We completed all the interviews after getting permission from Pam Edwards.  Each manager asked for volunteers to be interviewed, and we used three of them.  The interviews took approximately 15 minutes each and were surprisingly interesting.  The questions we asked can be viewed on our blog.  They included things like job description, what he or she enjoys about the job, and hobbies outside of work.  We chose certain questions, depending on the person, to put on the table tent that week.  Examples of the table tents can be found in the separate attachment on the blog post.  The table tents had three sides, one with our logo, one with a short version of the interview, and one with general facts.  One week we had an “about us”, the next we had facts about the Good, Fresh, Local food program, and the last one had some interesting facts.  Our blog can be found at ketchupunldining.blogspot.com. We used the pun “Ketchup with the Dining Staff”, so our project was memorable to people.  We used the pun for our logo as well.

            Here is a link to some of our table tents that were out over the course of the project: https://onedrive.live.com/redir?resid=7F0E857944B304E1%211556

We had to have permission from each dining hall manager to put the table tents out.  Each week, it took about 3 hours per dining hall per week to print, make, and distribute the table tents.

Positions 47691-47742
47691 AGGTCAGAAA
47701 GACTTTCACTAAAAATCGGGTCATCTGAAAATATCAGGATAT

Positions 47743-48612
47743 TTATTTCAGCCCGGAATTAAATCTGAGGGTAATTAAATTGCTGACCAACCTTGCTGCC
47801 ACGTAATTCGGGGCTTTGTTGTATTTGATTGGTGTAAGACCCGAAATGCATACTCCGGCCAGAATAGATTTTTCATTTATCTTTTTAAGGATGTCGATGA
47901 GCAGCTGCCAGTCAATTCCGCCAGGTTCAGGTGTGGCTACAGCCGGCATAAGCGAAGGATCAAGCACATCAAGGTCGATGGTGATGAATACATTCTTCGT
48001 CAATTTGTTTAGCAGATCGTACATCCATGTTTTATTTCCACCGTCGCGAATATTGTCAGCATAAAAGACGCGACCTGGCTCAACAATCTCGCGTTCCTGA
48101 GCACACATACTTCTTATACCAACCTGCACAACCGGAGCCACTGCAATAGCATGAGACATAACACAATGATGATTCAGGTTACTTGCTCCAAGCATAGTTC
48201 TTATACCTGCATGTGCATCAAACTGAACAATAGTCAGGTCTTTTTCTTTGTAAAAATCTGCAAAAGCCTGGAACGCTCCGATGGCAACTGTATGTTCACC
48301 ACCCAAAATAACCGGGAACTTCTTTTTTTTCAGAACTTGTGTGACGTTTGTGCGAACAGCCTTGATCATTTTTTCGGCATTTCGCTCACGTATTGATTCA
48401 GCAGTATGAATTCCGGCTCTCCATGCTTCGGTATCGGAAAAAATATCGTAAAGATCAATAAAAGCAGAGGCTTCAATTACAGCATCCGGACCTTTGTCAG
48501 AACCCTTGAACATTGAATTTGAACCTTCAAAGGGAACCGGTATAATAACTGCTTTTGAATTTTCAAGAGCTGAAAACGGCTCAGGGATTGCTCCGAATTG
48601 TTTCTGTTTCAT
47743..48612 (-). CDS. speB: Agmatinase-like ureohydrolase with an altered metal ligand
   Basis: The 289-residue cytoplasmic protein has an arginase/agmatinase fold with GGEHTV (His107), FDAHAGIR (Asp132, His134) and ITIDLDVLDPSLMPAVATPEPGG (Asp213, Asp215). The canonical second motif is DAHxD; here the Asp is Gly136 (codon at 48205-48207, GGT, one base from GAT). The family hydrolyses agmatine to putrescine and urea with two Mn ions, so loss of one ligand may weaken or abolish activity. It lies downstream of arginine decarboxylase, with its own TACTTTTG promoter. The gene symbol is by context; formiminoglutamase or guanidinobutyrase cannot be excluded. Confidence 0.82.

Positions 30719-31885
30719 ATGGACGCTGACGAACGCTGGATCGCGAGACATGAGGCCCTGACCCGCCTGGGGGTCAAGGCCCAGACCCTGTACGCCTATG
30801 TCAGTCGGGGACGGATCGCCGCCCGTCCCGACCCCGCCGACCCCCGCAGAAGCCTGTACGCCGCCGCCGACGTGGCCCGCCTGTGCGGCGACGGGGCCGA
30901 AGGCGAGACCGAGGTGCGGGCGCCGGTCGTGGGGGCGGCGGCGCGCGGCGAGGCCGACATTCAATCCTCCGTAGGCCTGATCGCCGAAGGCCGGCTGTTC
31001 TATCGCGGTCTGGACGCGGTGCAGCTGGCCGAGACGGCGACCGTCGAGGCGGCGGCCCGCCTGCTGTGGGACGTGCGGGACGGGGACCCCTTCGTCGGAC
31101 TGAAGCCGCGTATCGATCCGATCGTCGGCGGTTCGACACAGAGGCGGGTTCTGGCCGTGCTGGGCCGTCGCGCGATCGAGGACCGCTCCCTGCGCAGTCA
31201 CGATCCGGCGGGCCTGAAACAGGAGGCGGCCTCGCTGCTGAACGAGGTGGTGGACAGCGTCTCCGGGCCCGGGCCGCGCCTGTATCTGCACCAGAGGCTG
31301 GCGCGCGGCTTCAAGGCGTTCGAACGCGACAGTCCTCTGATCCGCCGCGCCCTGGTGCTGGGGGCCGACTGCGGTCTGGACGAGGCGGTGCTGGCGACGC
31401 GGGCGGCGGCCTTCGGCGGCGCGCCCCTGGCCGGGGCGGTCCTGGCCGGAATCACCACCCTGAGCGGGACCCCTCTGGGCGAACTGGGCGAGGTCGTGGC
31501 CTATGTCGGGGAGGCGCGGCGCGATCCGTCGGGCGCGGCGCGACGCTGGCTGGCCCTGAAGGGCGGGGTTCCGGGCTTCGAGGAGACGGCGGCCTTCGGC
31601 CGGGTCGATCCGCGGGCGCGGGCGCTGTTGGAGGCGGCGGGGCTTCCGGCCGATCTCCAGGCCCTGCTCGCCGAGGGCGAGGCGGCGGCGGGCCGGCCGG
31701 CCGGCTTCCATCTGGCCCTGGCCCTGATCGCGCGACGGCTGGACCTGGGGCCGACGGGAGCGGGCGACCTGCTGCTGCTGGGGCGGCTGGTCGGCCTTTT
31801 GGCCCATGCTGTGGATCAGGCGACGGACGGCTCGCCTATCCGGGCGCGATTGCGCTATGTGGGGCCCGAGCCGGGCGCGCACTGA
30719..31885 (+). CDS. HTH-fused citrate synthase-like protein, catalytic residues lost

Overall, our initial plan worked very effectively. 

Evidence of Our Intervention:
The blog went surprisingly well; we were surprised that 460+ people decided to actually type in the URL.  We also overheard people exclaiming things like, “Ooh, ooh, another one.  I love Jesse!”  We also frequently saw people holding up the table tents and reading them while eating.   More evidence of our intervention can be found at http://ketchupunldining.blogspot.com/
As we previously mentioned, the project went well because we actually got attention.  We also were able to roughly follow the timeline.  It took about a week longer than expected to get permission from administration for our project.  However, we still were able to get the table tents out for three separate weeks.   The interviews also went really well, and the dining hall staff were very receptive to our project.  If anything, we were very happy we did this project to make the staff feel appreciated.   
Thoughts for Improvements:
We should have put our project on Facebook so that there was one more place people could have interacted with our content.  This would have allowed them to like the posts and comment on the posts.  We could have put a QR code on the table tent as well so that people could have automatically connected to our website with their smartphones instead of typing in the URL.  This probably would have made the blog more accessible. We also could have made a google survey page that would collect feedback from the visitors to the blog.  We had a general idea of what people thought of our project, but did not have specific opinions or an idea of how many people were interacting with our project. 
We also could have made more blog posts about things other than our interviews.  It was hard to find more behind-the-scenes type facts because a lot of it was classified or we did not have enough time to find and interview the right people with that information. 

With all that said, we were very happy with how our project went.  We were very organized and accomplished what we wanted.  It was a great learning experience about interacting with our commons and affecting public opinion.